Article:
Developing new drugs is not an easy task. In fact, the Tufts Center for the Study of Drug Development revealed that pharmaceutical companies spent an average of $2.7 billion to put medicine to store shelves.
The organization also said that a maximum of 90 percent of treatments in late-stage tests never reached the market as they are considered unsafe or ineffective.
Amidst this challenge affecting drug development, Verge Genomics, a Y Combinator graduate, is convinced that by leveraging the power of artificial intelligence, the drug development process can be expedited dramatically.
Recently, the Silicon Valley-based company announced that it had secured $32 million in a financing round that was led by DFJ. Other companies that took part in the round include OS Fund, Agent Capital, ALS Investment Fund, WuXi AppTec’s Corporate Venture Fund.
In a phone interview with VentureBeat, Alice Zhang, the founder of Verge Genomics, said that Verge Genomics is looking forward to eliminating guesswork from drug discovery.
As such, she added that the recent funding would help the company in advancing its most budding drug candidates towards the clinic as it continued to grow not only its therapeutic portfolio but also its proprietary datasets.
A significant portion of Verge Genomics’ research revolves around various conditions including amyotrophic lateral sclerosis(ALS), Parkinson’s, Alzheimer’s among other neurodegenerative diseases that have historically proven to be challenging for researchers in the pharmaceutical industry to target.
Currently, an estimated 400 clinical trials have conducted experimental treatment tests.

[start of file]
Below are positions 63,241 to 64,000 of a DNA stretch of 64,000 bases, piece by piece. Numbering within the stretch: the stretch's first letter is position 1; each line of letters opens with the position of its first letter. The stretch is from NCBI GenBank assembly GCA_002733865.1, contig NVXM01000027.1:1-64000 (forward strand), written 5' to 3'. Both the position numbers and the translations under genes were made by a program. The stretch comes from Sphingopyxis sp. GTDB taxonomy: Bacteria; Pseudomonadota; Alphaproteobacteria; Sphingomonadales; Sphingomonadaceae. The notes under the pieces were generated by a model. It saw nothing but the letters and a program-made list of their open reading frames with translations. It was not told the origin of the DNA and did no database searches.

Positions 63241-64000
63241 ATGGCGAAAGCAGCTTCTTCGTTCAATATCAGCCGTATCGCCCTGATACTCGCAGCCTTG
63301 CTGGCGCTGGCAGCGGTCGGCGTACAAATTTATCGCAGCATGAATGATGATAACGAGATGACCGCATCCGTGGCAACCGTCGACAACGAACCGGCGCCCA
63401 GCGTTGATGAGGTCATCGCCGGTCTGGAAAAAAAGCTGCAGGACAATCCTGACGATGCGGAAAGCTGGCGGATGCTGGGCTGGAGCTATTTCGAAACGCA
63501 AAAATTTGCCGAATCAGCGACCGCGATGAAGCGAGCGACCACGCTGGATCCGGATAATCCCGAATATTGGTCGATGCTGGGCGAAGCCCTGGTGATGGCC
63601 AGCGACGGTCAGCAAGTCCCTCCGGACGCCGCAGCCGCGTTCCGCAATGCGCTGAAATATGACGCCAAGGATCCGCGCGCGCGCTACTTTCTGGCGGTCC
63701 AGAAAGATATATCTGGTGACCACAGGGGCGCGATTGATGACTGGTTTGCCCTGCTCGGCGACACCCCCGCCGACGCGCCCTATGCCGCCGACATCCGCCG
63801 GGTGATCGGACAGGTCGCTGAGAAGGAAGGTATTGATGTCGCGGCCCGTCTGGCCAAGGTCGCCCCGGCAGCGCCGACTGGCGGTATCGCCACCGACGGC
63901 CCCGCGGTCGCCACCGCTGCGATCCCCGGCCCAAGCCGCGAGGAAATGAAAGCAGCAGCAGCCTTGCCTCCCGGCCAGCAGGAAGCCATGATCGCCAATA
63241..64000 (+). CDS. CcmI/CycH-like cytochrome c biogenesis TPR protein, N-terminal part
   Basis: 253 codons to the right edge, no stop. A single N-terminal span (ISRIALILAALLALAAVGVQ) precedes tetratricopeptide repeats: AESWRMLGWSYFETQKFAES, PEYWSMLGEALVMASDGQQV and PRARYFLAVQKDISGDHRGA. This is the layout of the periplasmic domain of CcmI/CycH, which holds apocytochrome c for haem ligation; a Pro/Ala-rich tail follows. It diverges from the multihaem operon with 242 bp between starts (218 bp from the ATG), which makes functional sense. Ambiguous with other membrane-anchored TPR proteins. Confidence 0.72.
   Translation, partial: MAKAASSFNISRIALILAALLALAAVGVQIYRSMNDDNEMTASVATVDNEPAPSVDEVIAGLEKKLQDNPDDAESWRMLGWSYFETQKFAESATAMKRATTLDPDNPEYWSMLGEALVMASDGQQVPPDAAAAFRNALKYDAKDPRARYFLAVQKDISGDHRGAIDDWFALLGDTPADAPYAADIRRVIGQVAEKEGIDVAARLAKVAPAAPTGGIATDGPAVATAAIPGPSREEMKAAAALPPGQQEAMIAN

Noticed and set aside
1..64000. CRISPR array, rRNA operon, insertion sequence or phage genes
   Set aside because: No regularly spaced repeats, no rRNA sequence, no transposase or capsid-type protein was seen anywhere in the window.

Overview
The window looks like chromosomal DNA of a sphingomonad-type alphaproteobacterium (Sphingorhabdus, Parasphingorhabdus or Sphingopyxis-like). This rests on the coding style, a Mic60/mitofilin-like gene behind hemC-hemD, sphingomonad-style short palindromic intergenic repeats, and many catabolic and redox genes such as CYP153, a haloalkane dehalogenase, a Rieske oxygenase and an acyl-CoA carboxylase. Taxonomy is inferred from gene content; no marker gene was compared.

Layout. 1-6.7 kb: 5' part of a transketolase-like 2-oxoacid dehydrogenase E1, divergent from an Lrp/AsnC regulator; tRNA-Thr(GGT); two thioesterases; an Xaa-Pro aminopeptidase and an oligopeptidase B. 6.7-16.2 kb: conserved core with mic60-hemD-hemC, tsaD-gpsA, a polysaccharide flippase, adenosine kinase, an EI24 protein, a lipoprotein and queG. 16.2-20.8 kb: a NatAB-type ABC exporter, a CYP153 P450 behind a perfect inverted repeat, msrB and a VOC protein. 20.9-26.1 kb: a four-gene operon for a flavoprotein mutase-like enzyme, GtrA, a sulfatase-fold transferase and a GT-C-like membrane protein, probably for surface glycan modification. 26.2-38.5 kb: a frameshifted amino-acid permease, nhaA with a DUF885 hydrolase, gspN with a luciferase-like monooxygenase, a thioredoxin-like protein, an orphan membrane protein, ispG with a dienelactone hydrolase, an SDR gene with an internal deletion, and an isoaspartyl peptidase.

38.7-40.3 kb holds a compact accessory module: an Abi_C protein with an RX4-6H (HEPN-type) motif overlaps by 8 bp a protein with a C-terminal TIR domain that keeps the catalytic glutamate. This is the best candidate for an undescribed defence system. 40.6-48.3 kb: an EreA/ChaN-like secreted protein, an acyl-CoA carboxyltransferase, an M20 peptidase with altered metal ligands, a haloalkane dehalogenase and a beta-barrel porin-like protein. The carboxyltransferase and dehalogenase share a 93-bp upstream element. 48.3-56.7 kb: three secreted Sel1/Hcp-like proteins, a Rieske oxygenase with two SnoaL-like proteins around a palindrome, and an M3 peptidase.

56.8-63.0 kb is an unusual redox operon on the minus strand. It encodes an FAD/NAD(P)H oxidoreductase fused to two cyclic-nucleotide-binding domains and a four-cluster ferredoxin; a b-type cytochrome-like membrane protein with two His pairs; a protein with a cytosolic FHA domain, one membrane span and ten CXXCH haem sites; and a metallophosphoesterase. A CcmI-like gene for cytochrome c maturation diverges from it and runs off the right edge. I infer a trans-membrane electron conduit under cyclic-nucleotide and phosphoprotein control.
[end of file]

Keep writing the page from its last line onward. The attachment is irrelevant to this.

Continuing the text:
However, the only drugs approved for Parkinson’s disease only deal with its symptoms without stopping its progression.
Currently, Verge Genomics utilizes machine learning models that are trained on both lab and patient data, which spots genes within disease networks, forecasting compounds that may be an obstacle to their activity.
Researchers from the company test the compounds in both animal nerves and models that are grown out of stem cells. They use the results gathered from such tests to further improve their models.
According to Zhang, developing a drug that projects results in the laboratory takes nearly one year and a half. He added that much of the training data that is produced by Verge Genomics’ in-house animal facilities and drug discovery labs is proprietary.
The company has one of the most complete and largest databases of Parkinson’s disease and ALS’ genomic data thanks to its collaboration with twelve government and academic organizations.
Back in May, Verge Genomics partnered with VIB, a Berlin-based research institute, and the University of California San Diego to sequence genes that are expressed in the brains of those who have Parkinson’s disease.
Last year, the company unveiled an alliance with the Motor Neuron Center at Columbia University, the University of Michigan Medical School, Massachusetts General Institute for Neurodegenerative Disease and the Kerk School of Medicine at the University of Southern California to study ALS.
Alice Zhang said that drug companies are focusing on a single gene at a time. She added that even though that process works for various diseases, hundreds of genes can cause more complex conditions. Also, drug companies do not normally use human data until they enter clinical trials.